tags (associated to files that need not be opened to perform searches/sorting) it could be a
very power tool for organization--something that graphic artists and photographers would value
Such a database could be great learning tool for spirited amateurs. What speeds to stop motion?
What speeds for flowing water? How does digital perform at higher ISO? I recommend tagging
all photos where contrast range in a scene exceeds the reach of a digital CCD. (happens a lot!)
A relational database can be a very powerful tool, and since digital is such a productive medium,
photographers really need one. There's no way on earth Adobe could build a product that competes
with MySQL--the world's best database engine. Tools that improve the WORKFLOW of photographers
and their clients would be worth considering.
You can see Photoshop is making a small effort in CS, with sort routines in the browser. Adobe
cannot afford to package a powerful database engine, because they would be paying license fees!
But Gimp already has a wonderful neighbor, who works for free.
2. The much talked about user interface. Nobody will agree on one, any more than they agree on
the ten best photographs. Why not have configuration options, that you could test, and pick a design
you like? Gimp looks pretty good on Fedora 5--because Fedora 5 has a beautiful design for the
desktop. Reminds me of Japanese art. So, this suggestion is just to provide different skins--as many
as people care to develop or download. A choice of skins that conveys the feeling of particular cultures as artistic themes would be very nice, because authors and users come from every point on the compass.
The general idea is to be transported, in terms of feeling, when you fire the application. With a thin
GUI you could hardly go wrong.
3. There is much ado about layout Since people work differently, one size does not fit all. I'm not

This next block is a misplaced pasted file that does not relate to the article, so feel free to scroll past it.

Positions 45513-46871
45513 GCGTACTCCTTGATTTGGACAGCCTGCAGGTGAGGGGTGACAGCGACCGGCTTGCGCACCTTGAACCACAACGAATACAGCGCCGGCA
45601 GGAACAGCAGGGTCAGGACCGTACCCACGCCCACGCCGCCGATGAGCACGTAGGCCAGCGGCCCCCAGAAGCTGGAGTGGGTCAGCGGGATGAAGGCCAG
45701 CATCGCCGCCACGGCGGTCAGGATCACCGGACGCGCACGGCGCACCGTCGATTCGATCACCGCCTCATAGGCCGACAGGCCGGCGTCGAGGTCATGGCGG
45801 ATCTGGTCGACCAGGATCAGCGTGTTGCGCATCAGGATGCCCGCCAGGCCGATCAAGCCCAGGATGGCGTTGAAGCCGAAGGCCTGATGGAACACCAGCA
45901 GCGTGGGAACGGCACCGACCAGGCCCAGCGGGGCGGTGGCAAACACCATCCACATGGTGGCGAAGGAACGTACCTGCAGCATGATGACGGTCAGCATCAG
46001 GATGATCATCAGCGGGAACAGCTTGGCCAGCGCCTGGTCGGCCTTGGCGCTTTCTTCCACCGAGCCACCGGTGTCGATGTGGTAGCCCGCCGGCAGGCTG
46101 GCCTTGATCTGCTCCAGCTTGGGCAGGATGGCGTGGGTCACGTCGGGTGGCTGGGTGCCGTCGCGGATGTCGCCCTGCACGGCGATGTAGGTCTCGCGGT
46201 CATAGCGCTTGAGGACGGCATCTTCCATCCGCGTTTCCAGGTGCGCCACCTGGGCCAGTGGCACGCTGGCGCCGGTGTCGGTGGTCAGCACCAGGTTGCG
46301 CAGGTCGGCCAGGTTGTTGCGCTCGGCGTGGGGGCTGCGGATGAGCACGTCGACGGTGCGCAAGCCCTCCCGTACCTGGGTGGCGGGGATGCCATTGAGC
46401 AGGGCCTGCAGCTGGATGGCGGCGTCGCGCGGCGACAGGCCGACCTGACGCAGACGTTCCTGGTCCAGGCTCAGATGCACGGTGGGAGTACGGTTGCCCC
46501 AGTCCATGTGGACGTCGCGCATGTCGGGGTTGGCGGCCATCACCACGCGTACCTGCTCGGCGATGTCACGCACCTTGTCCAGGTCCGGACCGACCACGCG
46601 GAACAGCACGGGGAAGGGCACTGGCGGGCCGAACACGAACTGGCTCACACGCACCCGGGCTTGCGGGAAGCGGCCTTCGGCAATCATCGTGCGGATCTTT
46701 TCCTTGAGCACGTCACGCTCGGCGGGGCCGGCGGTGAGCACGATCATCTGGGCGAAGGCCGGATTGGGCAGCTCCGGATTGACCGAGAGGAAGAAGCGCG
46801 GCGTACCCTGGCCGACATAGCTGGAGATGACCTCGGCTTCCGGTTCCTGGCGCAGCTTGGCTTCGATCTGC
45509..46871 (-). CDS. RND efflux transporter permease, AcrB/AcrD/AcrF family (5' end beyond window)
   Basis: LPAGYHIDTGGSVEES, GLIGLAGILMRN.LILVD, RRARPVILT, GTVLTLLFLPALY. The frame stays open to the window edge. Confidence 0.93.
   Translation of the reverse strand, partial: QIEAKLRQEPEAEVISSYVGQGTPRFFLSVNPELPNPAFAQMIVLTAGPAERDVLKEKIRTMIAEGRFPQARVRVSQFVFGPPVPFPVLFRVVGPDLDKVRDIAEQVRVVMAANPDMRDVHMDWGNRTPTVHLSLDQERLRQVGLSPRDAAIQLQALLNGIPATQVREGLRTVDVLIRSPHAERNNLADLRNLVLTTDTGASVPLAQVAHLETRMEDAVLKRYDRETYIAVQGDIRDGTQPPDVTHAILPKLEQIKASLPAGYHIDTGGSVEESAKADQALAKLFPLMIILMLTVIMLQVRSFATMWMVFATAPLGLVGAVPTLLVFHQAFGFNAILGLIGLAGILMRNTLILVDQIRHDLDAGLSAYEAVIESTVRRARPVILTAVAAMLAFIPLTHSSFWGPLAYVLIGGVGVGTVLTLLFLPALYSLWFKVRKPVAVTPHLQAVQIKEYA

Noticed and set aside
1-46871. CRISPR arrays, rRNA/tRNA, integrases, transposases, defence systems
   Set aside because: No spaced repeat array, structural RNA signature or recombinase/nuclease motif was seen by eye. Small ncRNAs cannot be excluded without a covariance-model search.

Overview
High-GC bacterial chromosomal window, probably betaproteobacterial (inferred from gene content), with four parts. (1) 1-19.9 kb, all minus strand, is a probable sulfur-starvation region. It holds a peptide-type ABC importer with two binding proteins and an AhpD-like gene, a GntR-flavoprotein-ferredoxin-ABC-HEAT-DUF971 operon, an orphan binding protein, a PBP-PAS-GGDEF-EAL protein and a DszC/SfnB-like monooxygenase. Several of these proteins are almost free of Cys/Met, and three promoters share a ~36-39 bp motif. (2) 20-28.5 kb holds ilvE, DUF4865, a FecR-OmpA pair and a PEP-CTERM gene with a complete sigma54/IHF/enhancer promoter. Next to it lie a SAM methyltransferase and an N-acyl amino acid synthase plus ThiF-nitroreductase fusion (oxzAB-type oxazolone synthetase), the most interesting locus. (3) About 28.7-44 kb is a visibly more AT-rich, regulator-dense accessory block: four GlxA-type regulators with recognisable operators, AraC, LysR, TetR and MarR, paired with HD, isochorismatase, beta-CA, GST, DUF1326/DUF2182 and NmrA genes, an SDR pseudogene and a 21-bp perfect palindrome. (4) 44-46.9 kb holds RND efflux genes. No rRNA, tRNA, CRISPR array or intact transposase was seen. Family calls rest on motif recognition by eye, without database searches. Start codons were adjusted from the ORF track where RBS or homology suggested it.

sure if this idea is practical, but it's certainly outside the box. If you have real multitasking, might as
well flaunt it. On GNU/Linux systems, design an interface that runs on all four desktops. You could
have your browser and killer image database on one screen, an image on another with appropriate
tools, or multiple images open and writing to the desktops like pages, that users can toggle and
customize. Pages (desktops) could also run on multiple screens--all with one copy of Gimp in memory.
It's a bitch to port MySQL and ODBC to windoze, in conjunction with a big application like Gimp,
so these features could just be for GNU/Linux or Unix type environments. If you've a product that's
much better than Photoshop, users will migrate to get it. I feel it already is better--but adding power
to regulate workflow would be a very desirable benefit.
This idea is really a repetition of the idea about providing an optional MySQL database feature.
Power is leveraged, by utilizing system strengths. GNU/Linux has industrial strength
database capabilities. It also has real multitasking, and multiple desktops, to solve all your problems
of designing inside a space that is too small. I suggest, thinking outside the box of one screen--and
presenting a range of user interfaces and default options. Wrap them up in one configuration menu,
and fire Mr. Gimp--with the equivalent of 4 monitors. (unless you want to use two monitors for each
Having said all this, I prefer working with film. :-)
Hope my suggestions are not too impractical. I think Gimp will blow the doors off all proprietary
models down the road, and I will riding with you.